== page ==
We had again to negotiate the muddy and icy stretch coming up to Tengboche, but it was accomplished without any mishap. It took 2½ hours from Dingboche to here, and I told Pasang I aimed to push on to Namche or further. I left him resting by the stupa while I descended through the forest, but somewhere I took a wrong turn and ended up on a narrow and precipitous little path that almost fell to the river, where, near the only bridge, he caught up with me again. Then followed a steep climb to a place where we stopped for lunch, 3 hours 50 minutes out from Dingboche. My first job was to go to a toilet, having felt ‘loose’ all morning, and was so relieved by the enlightenment. I then ordered fried-rice, and sat in meditation for ½ an hour until it was ready. Having eaten, which didn’t take long, I told Pasang that I wouldn’t stay in Namche but would press on as far as I could, and set off ahead of him. 75 minutes later, just after one-o’clock, he caught up with me on the way into town, but refused to accompany me to the sleeping-bag shop, saying he’d meet me at the Everest Bakery, while he went to the Peregrine Hotel; I think he had his own agenda ~ maybe to collect some commission from my stay there on the way up.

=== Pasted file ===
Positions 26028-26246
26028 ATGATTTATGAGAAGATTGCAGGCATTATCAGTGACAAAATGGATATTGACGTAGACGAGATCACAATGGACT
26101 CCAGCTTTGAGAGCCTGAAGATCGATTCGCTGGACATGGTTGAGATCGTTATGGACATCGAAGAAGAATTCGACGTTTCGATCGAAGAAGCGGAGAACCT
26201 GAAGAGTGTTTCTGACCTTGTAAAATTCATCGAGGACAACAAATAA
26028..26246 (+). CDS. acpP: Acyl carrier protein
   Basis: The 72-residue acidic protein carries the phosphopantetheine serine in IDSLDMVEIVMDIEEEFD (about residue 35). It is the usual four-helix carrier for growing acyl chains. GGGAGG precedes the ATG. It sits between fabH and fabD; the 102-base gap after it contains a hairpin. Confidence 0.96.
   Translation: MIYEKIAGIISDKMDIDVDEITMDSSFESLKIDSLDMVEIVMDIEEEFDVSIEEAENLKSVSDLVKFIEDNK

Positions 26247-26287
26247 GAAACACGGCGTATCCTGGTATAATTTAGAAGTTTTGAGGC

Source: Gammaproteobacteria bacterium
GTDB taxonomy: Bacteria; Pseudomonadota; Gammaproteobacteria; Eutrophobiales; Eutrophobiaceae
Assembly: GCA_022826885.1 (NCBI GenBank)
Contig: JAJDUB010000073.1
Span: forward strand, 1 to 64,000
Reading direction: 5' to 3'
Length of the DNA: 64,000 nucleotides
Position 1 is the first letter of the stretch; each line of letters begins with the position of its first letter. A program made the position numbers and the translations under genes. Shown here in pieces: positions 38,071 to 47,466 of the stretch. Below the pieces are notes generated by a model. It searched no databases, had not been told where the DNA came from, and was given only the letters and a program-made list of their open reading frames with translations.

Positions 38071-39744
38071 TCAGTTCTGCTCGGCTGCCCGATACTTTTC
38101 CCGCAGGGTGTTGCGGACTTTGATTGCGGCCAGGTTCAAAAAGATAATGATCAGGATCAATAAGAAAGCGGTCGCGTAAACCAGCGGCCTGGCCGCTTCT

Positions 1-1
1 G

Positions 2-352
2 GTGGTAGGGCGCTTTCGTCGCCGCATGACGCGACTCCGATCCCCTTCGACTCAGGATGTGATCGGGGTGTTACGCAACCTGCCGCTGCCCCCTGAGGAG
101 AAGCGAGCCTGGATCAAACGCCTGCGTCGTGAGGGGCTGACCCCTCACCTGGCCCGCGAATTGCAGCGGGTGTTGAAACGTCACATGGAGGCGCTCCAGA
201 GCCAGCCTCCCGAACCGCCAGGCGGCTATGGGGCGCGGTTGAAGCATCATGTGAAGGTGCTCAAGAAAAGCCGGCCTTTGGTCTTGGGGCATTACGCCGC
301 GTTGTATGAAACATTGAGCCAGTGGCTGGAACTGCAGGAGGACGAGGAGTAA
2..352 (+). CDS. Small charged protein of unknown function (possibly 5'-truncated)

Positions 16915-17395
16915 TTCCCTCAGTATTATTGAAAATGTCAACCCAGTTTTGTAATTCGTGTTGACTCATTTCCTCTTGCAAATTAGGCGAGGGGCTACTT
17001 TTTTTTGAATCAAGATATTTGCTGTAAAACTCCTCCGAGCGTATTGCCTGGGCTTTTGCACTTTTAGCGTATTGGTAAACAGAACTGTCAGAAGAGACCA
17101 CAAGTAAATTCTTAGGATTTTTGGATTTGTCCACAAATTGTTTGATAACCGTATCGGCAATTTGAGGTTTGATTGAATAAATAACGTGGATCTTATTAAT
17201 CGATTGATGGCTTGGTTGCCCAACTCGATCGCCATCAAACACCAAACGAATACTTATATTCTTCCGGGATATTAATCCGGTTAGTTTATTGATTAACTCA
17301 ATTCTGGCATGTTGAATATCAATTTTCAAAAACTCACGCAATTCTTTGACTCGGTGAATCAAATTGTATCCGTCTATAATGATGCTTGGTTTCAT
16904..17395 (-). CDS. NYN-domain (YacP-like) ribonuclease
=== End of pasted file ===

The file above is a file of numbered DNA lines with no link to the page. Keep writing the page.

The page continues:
At the shop, I got back my deposit minus 6 days’ hire, and went to the bakery, where Pasang had just arrived. I ordered coffee for us both and a donut for myself; he declined, although just 20 minutes earlier, he’d said he was hungry again. He wasn’t happy with my announced intention to head for Lukla that day. Actually, I’d enjoyed walking alone, and when, shortly out of Namche, he starting making ‘popping’ noises with bubble-gum, I told him to walk ahead or behind me. We left Namche at 1:30, and crossed the wooden bridge which had been wet and slippery on the way up, but which was now dry (the trail down was mainly dry, whereas it had been muddy from snow-melt on the way up).